Toxic Employees Are Death To Morale
Welcome back! This is my next article in the “Optimal Organization” series. Last week we looked at Problem Solving and today I want to talk about Toxic Employees. So the first question is “What the heck is a toxic employee?”A toxic employee exhibits one or more of the following behaviors:
- Playing Games with Other’s Emotions - These individuals are one of the most destructive in my opinion and, in all truthfulness, are probably tied to individuals suffering from some sort of mental health issue.
- Gossiping - You know the one - the person who talks about everyone and everything, usually behind people’s backs. This can lead to employees losing focus and spreading false information which negatively impacts the results and the morale of your team.
- Negative Attitude - If you have a member on your team that is constantly negative it will bring your entire team down once again lowering results and leading to the disengagement of your top employees. You are only as strong as your weakest link and someone with a negative attitude is a weak link.
- Lying or Misleading You or Others - Those that fit this category can cost you a lot of money and breakdown significant trust across the business.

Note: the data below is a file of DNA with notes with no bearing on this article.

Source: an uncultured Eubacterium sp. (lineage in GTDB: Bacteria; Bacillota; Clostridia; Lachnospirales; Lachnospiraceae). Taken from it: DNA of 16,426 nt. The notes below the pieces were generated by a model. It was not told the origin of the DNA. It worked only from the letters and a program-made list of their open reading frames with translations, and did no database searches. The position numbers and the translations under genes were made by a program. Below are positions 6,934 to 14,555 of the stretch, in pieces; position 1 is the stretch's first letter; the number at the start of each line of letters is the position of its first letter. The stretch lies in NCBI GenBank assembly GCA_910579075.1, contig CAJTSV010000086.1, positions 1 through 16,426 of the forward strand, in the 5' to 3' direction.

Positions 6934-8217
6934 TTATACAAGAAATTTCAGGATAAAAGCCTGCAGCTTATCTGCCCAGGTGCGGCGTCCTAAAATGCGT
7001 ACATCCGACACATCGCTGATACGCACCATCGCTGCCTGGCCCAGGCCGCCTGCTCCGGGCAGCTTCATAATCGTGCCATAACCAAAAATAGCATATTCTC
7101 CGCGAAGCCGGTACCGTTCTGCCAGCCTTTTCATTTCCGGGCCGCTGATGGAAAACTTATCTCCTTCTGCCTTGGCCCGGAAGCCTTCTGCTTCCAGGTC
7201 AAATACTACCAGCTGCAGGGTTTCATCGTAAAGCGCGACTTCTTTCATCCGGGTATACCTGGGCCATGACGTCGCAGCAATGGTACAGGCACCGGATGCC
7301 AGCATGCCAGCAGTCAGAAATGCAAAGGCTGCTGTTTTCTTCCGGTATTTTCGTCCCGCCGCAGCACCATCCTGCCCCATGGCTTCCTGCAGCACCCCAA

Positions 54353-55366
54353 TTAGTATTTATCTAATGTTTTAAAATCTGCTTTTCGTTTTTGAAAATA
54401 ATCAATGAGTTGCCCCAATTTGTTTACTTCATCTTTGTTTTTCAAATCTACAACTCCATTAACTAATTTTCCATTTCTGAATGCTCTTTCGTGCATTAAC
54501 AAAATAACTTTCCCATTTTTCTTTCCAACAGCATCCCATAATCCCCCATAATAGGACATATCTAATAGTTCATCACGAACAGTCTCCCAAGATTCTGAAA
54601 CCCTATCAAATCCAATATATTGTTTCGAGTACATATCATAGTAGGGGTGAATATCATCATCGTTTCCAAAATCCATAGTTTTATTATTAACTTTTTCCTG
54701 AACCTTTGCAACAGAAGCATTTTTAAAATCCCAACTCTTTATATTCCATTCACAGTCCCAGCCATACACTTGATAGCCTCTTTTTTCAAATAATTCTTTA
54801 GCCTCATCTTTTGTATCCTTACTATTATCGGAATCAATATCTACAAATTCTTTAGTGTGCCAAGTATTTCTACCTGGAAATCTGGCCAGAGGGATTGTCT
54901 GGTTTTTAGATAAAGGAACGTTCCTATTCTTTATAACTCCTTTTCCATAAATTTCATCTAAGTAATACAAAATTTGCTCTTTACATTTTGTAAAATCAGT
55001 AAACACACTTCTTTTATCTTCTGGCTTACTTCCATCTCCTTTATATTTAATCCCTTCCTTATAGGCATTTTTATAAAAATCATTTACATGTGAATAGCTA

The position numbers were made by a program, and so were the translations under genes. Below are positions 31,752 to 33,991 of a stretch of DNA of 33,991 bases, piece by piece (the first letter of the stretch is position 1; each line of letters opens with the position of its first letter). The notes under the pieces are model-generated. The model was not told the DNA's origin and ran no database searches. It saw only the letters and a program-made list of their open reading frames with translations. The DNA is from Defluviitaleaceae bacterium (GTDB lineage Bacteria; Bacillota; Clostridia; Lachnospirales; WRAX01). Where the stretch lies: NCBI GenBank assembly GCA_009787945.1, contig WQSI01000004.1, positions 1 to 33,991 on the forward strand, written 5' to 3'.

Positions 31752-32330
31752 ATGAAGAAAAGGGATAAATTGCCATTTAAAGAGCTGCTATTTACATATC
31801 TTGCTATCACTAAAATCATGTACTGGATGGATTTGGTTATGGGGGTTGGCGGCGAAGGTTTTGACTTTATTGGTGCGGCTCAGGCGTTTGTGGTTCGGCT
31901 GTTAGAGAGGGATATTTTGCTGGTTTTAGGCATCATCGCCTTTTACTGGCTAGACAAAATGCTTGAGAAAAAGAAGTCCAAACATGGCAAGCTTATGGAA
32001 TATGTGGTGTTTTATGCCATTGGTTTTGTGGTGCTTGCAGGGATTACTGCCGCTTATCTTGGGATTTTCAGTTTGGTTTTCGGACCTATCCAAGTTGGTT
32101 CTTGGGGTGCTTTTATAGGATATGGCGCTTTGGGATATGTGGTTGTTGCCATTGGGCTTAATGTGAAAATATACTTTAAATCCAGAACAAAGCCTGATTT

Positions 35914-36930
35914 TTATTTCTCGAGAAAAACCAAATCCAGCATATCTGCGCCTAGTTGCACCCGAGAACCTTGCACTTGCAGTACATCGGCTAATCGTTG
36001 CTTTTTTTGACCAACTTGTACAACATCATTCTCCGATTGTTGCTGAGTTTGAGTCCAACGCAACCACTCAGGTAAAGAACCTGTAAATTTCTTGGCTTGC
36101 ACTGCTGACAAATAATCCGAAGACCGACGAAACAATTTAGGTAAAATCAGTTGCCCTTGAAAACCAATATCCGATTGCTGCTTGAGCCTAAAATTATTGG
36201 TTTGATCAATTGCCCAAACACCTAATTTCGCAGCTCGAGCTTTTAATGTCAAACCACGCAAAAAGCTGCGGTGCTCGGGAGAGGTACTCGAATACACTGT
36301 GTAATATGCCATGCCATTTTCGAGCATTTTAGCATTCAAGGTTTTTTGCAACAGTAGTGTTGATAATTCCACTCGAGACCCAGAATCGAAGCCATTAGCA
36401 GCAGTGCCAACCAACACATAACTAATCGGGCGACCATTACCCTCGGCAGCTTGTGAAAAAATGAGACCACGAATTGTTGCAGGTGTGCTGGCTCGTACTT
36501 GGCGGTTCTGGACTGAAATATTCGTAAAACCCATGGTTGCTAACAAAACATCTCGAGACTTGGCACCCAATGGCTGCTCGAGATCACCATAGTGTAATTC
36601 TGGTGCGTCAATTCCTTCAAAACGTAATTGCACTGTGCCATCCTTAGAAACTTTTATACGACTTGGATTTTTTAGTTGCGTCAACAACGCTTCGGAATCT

Unfortunately most companies with thirty or more employees are going to have someone that fits in one of these buckets. I personally worked with a company a while back that was plagued with people in all of these buckets from the top down. It destroyed the company and drove their best people out of the organization. I have also seen countless examples where, once I removed a toxic employee, performance levels would go up significantly without replacing the head count and adding more cost to the business. One example was with the same company I mentioned above; we let one of three business development people go. Results afterward went up - by 50% - and we never backfilled the position. In effect, we cut cost by a third AND increased results.Your first step is to see if you have an employee that fits in one of the toxic-employee buckets. Next, if you do have a toxic employee, have a coaching conversation with that employee and set clear expectations. Bring at least three examples you can explain cause and effect. Give a timetable for improvement. I recommend thirty days, with a halfway check in to reinforce the good behavior, or to show you’re paying attention to the bad behavior. Last, if the behavior improves, praise the change in behavior and show the results to the formerly toxic employee. Often these employees had no idea of their impact on the organization’s bottom line. And if the behavior doesn’t improve within thirty days, remove that employee as soon as possible. Not only will you be happier, the rest of your employees will be happier, and profits will improve due to the increase in performance in your company.These situations can be challenging for a small business. Focus on the full impact to your company and consider how best to mitigate any legal risks. If you have any questions in this area, we are happy to help. The next topic we will discuss is how to run better meetings that drive real results.